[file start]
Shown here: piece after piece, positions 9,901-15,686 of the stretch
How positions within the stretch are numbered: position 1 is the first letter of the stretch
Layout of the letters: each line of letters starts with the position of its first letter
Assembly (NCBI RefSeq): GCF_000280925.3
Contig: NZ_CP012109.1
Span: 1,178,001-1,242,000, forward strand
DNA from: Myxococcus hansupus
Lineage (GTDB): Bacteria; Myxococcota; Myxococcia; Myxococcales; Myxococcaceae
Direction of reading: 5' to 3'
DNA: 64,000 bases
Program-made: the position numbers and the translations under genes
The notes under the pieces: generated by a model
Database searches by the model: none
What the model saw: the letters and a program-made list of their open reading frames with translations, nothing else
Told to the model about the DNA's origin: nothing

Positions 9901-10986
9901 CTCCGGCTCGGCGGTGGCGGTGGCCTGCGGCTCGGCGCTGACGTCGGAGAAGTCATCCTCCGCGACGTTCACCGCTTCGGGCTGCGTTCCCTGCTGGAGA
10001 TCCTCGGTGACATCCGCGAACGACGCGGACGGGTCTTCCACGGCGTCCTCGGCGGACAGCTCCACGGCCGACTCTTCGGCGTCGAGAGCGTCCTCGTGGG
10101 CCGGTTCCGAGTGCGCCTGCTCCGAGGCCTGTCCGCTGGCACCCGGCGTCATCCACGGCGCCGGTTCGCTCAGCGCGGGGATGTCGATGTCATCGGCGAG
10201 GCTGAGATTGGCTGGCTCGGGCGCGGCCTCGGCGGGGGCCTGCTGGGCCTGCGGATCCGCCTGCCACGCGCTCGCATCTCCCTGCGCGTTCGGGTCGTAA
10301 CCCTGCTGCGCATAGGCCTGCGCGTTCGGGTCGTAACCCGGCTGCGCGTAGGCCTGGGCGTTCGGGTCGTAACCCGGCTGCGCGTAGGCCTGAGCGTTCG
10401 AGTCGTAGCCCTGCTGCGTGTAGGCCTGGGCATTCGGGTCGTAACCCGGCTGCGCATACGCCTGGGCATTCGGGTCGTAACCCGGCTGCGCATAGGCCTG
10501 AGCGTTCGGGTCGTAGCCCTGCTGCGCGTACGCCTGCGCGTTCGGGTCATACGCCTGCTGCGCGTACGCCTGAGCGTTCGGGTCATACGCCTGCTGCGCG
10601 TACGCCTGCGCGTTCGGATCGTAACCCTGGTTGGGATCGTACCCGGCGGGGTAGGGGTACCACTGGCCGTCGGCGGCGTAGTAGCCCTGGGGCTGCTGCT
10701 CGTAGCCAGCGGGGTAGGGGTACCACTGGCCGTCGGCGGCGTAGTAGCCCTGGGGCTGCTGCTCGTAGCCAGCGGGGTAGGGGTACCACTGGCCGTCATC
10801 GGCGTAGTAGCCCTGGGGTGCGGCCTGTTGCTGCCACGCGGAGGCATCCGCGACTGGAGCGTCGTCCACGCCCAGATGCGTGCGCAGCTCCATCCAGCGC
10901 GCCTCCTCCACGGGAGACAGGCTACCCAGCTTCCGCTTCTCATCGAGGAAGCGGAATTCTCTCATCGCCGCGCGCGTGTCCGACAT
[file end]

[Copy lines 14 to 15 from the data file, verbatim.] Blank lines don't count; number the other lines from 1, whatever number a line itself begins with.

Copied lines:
What the model saw: the letters and a program-made list of their open reading frames with translations, nothing else
Told to the model about the DNA's origin: nothing